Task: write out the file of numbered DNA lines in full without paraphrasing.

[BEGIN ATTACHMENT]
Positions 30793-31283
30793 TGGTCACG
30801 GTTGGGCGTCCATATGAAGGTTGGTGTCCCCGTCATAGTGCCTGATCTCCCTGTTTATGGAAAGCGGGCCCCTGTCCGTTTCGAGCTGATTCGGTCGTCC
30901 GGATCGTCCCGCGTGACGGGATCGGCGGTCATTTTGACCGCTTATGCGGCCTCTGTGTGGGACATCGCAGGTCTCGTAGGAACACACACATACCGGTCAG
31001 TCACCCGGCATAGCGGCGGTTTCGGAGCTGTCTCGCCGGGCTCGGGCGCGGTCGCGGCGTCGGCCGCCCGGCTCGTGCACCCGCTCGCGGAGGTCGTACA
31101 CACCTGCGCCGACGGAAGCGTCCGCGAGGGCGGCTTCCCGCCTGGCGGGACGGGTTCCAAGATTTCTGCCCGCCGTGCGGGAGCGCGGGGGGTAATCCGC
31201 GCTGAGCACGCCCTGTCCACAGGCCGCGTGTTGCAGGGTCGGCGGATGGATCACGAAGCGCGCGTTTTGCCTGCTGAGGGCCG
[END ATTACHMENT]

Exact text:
Positions 30793-31283
30793 TGGTCACG
30801 GTTGGGCGTCCATATGAAGGTTGGTGTCCCCGTCATAGTGCCTGATCTCCCTGTTTATGGAAAGCGGGCCCCTGTCCGTTTCGAGCTGATTCGGTCGTCC
30901 GGATCGTCCCGCGTGACGGGATCGGCGGTCATTTTGACCGCTTATGCGGCCTCTGTGTGGGACATCGCAGGTCTCGTAGGAACACACACATACCGGTCAG
31001 TCACCCGGCATAGCGGCGGTTTCGGAGCTGTCTCGCCGGGCTCGGGCGCGGTCGCGGCGTCGGCCGCCCGGCTCGTGCACCCGCTCGCGGAGGTCGTACA
31101 CACCTGCGCCGACGGAAGCGTCCGCGAGGGCGGCTTCCCGCCTGGCGGGACGGGTTCCAAGATTTCTGCCCGCCGTGCGGGAGCGCGGGGGGTAATCCGC
31201 GCTGAGCACGCCCTGTCCACAGGCCGCGTGTTGCAGGGTCGGCGGATGGATCACGAAGCGCGCGTTTTGCCTGCTGAGGGCCG